Book 1.4 If on a winter’s night… The Male Gaze

The main character in If on a winter’s night a traveler is “You,” the reader. As I wrote before, this isn’t unlike the old Choose Your Own Adventure books where the hero was actually “You,” the person reading the book.

(Some other books that do the “second-person” thing are Robbins’ Half Asleep in Frog Pajamas – my uncle Bob’s favorite novel – and, as Wikipedia reminds me, Bright Lights, Big City, a book with a title so good that few read it but. everyone. references. it.)

The thing about writing a book where “You” are the hero – “You” have to have a personality of some sort or, gulp, you end up sounding like… one of the heroes of the Choose Your Own Adventure series.

Through the first thirty or so pages of traveler, this is the way things go. “You” the reader are left defined only by the fact that you are reading a kinda quirky book. Then comes the Other Reader. In the plot, “You” the reader are returning a defective copy of a book when you meet an attractive woman who is also returning a book. The same book. “You” are attracted to her and pursue her. Toward the end of the chapter  “You” are identified as a man. Now “You” are no longer a nonentity. You are a man who, ostensibly, is single, likes to read, and likes women.

Let’s do a little math here. Let’s assume “You” are American (though obviously it is assumed the reader is Italian).  There are around 307 million Americans. Of those, 151 million are male. Of those, about 72 percent fall within the age range of 18 or older: 109  million people. Of those, 41 percent are single, or  rounded up to 45 million people. Of those, about 13 percent will have a  “proficient” level of literacy. (The reader of traveler is clearly a “proficient” reader). Rounded up, again, there are only six million potential candidates for “You” in the United States. (We can knock several hundred thousand more off to account for sexual preference, but there are no reliable stats for that.) In the end, this means that less than two percent of the total population could be considered “You.”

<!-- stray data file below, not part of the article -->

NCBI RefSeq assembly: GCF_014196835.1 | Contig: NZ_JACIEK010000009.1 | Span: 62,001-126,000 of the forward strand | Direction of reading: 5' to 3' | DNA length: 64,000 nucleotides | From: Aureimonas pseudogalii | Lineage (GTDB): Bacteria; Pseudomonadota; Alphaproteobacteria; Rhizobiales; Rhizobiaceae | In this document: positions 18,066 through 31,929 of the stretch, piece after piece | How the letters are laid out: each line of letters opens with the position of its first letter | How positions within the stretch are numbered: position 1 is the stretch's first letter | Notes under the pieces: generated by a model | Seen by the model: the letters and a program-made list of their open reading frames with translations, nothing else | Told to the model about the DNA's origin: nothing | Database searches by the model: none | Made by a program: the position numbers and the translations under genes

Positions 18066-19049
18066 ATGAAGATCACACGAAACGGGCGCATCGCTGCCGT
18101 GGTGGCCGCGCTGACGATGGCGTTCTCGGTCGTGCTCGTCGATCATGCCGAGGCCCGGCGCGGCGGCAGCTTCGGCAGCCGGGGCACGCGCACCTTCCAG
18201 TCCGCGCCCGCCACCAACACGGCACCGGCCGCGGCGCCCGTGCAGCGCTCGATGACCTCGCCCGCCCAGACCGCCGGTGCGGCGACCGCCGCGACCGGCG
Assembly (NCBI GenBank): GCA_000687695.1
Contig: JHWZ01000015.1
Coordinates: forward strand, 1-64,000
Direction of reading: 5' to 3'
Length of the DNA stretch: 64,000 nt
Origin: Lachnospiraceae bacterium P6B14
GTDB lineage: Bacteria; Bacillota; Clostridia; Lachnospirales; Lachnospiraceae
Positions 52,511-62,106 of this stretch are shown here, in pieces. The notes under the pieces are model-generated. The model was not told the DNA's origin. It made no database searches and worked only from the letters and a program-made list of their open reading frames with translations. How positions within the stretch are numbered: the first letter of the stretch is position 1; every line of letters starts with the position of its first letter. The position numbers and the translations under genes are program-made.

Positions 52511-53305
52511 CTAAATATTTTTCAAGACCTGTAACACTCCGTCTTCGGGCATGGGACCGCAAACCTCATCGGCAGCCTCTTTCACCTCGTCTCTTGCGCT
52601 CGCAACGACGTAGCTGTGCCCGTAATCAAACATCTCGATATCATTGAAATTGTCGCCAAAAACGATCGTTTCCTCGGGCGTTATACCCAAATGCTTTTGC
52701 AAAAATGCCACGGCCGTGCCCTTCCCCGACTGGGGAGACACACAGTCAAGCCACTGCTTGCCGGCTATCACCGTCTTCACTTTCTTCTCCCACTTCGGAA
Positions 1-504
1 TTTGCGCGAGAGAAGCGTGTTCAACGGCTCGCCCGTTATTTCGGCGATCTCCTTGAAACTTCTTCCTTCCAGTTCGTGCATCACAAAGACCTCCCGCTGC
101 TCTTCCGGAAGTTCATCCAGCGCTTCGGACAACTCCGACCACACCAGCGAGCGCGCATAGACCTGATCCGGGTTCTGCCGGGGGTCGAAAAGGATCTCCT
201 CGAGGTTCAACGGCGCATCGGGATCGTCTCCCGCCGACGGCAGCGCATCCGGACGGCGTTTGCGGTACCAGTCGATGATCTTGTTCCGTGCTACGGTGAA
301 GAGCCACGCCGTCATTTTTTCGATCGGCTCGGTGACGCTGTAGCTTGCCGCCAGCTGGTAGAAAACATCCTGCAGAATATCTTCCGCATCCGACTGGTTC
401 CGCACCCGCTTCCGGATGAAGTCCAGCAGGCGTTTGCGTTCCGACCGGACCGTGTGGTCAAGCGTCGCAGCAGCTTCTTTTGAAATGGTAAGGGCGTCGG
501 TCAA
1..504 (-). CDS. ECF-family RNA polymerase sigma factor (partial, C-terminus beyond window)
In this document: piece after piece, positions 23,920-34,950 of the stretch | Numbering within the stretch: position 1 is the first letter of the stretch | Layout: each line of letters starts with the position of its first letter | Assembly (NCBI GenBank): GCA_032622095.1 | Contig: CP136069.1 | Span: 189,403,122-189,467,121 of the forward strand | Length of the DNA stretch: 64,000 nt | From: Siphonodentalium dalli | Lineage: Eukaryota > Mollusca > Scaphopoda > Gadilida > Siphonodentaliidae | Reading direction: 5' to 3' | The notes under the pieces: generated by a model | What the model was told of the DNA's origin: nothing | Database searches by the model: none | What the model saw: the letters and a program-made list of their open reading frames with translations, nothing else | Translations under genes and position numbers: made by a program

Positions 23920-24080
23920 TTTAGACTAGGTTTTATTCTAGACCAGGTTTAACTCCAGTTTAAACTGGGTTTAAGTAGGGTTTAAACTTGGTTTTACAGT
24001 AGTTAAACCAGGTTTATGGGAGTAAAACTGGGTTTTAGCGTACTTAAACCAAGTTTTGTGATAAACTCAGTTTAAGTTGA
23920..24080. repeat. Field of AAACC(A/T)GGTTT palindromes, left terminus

What is most interesting about all of this is the Male part. It gets at the old fictional trope known as the Male Gaze. Simply, this is the point of view that most books and films take. The camera or the narrator, though supposed to be genderless, inevitably gives away a male leaning. Why? Because most writers, in TV, film and literature, are male, and most advertising firms are run by males. TV Tropes, a site that dissects every cliche you can think of, has a good take on this:

“Common symptoms of Male Gaze include assuming that the audience will identify or empathize primarily with male characters, and will have typically male experiences, preferences and expectations.”

This is why movies and books about men are “books” and “movies” while books about women are chick lit and movies about women are chick flicks.

Now, back to traveler here. I don’t mind that Calvino is starting to give the “You” more personality, but, as a male, it makes me wonder how a female reader reacts to this revelation. “You” are now no longer any “You” but a “You” who is, so the statistics show, far from universal. It is unfortunate that women, by nature or merely necessity, have to assume a Male Gaze of their own in order to pretend to be the “You” of Calvino’s plot. Or is it? In a book this self-aware, it is dangerous to label something as “bad” or “unfair” so early. I’ll let this “You”  flesh out a little more before coming to any conclusions.

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